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5 on Friday

Science in Pop Culture – John Oliver probably has a lot more fans that are scientists after a recent segment on his show, Last Week Tonight with John Oliver. This particular segment hilariously draws attention to how the news media often incorrectly reports scientific studies and how detrimental that can be for our society. If you haven’t watched the video, check it out here! Science Research – It’s been pretty well established that antibiotic use, espeically in children, can have long-term effects, such as increasing the risk of obesity or promoting antibiotic resistant bacterial species.  It’s also been well established that...

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5 on Friday

“The science of today is the technology of tomorrow.” – Edward Teller 1. Advance In Human Embryo Research Rekindles Ethical Debate Scientists have recently discovered a new way of keeping human embryos alive in a laboratory. Normally when it came to human embryos, researchers were unable to keep them alive for anything longer than a week once removed from the womb. This has significantly hindered human embryonic research for decades. But now, researchers have extended the lifespan of embryos in the laboratory by another week, encompassing a critical point in the development of organs and tissues. This advancement is a...

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5 on Friday

Friday already?! Check out some of this week’s science stories to finish out the work week! A literal brain map. In a recent study published in Nature, computational neuroscientists at the University of California, Berkeley strive to “map” regions of the brain that respond to words with similar meanings. Using functional MRI, they were able to catalog where over 900 concepts were processed in the brain. Read more about it here! Probiotics for your anaphylaxis. From 1997-2007, the number of children with food allergies increased by over 15%. For this reason, researchers at Korea’s Institute for Basic Science and the National Institute of Animal Science are working to...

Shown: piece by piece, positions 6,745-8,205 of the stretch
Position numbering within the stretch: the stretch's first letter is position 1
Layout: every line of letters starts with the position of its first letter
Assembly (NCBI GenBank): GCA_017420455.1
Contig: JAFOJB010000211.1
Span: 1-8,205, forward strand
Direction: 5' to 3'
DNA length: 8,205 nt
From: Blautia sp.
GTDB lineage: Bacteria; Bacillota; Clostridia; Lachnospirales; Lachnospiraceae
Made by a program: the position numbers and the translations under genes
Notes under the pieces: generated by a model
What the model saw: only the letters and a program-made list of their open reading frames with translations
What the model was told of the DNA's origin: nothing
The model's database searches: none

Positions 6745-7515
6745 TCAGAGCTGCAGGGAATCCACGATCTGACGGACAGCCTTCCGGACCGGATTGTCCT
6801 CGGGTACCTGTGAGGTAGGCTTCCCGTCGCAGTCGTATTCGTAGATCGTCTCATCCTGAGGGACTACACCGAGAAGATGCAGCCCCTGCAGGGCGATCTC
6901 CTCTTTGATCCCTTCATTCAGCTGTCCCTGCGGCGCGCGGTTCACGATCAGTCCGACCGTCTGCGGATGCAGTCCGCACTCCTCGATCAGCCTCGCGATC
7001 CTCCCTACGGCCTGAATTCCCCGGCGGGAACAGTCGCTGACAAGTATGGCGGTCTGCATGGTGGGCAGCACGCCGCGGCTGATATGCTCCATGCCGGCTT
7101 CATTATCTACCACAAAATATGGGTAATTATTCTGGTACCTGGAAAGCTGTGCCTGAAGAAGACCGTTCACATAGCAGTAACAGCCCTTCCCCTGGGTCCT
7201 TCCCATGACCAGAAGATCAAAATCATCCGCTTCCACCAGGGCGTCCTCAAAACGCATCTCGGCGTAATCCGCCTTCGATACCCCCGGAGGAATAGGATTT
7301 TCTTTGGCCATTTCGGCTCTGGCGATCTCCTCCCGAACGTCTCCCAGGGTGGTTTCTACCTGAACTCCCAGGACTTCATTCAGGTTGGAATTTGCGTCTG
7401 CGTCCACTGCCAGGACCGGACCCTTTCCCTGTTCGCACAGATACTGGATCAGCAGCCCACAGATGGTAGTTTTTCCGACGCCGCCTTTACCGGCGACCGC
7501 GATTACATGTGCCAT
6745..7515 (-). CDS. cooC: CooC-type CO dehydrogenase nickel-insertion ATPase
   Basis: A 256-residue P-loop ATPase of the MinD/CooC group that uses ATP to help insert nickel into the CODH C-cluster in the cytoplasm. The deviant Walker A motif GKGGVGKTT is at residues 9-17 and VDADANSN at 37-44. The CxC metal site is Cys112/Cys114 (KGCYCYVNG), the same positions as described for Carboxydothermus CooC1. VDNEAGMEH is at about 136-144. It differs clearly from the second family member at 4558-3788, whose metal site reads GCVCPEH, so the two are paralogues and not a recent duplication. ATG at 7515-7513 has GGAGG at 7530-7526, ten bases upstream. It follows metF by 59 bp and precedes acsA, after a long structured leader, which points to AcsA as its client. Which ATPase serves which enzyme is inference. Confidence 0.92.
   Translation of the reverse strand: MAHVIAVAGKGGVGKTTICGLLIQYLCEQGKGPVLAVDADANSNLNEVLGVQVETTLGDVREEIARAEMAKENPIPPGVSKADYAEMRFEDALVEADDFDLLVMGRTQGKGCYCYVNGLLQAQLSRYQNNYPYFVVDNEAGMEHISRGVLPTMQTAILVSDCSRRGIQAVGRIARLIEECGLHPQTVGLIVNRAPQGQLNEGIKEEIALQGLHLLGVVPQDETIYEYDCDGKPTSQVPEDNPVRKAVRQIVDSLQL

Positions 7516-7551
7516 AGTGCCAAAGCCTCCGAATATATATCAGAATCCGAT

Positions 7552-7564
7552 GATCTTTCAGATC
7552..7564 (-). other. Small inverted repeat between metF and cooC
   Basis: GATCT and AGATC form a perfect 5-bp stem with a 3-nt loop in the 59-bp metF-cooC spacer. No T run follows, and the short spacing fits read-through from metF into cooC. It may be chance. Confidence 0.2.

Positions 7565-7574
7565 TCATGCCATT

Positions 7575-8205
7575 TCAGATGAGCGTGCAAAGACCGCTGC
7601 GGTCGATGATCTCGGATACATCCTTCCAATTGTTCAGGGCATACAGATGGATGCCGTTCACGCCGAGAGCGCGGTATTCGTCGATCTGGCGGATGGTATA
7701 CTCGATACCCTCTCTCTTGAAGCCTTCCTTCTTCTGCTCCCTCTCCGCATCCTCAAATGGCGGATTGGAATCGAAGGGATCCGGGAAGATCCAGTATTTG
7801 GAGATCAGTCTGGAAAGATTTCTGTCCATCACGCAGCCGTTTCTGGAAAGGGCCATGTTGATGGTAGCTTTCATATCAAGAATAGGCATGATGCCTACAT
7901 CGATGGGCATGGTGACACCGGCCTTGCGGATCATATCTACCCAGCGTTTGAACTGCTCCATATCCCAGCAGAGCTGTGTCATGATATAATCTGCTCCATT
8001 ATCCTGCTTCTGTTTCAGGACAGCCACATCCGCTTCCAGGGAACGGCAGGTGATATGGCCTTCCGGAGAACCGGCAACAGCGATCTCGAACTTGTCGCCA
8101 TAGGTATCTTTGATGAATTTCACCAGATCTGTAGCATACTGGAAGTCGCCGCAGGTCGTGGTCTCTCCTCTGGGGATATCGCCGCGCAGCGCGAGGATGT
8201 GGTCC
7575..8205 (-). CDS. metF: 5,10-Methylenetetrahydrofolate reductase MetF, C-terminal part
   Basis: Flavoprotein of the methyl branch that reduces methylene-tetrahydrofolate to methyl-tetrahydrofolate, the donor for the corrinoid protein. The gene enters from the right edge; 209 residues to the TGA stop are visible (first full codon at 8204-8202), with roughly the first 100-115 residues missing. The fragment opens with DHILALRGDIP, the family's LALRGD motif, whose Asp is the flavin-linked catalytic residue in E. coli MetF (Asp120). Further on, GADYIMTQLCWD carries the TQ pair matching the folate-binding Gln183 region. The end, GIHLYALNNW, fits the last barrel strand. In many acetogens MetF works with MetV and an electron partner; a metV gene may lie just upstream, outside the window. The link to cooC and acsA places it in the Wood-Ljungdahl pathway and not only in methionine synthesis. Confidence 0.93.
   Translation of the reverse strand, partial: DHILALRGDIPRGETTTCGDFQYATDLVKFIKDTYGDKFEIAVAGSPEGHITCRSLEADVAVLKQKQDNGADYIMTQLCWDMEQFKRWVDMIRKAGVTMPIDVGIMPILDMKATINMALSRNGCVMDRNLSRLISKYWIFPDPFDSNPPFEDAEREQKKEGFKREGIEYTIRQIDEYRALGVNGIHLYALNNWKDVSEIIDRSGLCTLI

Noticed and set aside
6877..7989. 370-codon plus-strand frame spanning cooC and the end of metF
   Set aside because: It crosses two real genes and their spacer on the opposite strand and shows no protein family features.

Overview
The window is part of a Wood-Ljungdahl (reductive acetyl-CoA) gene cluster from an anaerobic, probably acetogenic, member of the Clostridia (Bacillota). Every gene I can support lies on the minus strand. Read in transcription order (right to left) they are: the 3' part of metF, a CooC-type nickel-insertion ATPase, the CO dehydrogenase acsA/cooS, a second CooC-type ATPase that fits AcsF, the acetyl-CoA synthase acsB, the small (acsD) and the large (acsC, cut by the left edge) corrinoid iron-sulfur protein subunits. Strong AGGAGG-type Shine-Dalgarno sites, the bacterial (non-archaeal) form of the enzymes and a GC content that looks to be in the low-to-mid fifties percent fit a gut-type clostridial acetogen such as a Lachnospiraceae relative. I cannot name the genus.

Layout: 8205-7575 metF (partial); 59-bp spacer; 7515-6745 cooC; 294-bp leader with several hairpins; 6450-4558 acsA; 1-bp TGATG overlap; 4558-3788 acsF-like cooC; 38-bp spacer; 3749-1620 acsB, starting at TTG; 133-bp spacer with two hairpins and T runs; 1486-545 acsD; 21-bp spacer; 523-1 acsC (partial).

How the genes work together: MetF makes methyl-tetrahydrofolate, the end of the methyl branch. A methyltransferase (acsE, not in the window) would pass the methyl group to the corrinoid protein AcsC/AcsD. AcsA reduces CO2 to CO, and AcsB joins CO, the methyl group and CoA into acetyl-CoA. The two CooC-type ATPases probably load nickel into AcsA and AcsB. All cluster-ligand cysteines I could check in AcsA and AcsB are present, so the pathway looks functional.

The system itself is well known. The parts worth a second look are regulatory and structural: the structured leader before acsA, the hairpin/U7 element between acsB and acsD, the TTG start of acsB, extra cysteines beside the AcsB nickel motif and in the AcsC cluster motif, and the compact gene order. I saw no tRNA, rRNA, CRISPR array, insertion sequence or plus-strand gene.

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Job Interviewing Advice from Experts: Part 2

As promised, here is the second part of my summary from the panel discussion at the International Society for Pharmaceutical Engineering’s(ISPE) Mid-Atlantic Life Sciences Showcase entitled, “Engineering a Blockbuster Career.” This panel was full of practical job hunting and interviewing advice so if you missed the first part of the summer, check it out here! Rocking the Interview Once you’ve prepared and the interview day arrives, Myers urged interviewees, “You are selling yourselves – act like a sales person.” Penry pointed out, “Interviewers want to hear the candidate express him or herself” so don’t forget to utilize your communication skills. Chadha also...

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Cancer Stem Cells – Targeting the Mothership of a Tumor

There are moments while reflecting on my research that I imagine I’m in the movie Independence Day, gliding through outer space in a hijacked attack ship with Will Smith and Jeff Goldblum, locked in the alien mothership’s tractor beam. Little does the mothership know that inside this seemingly normal alien vessel sits a manmade nuclear bomb, primed for detonation. We creep up to the entrance of the great ship; its massive doors slowly open. Once inside, we see its vast inner workings. It is clear that they are mounting a new assault and we finally understand that this is the...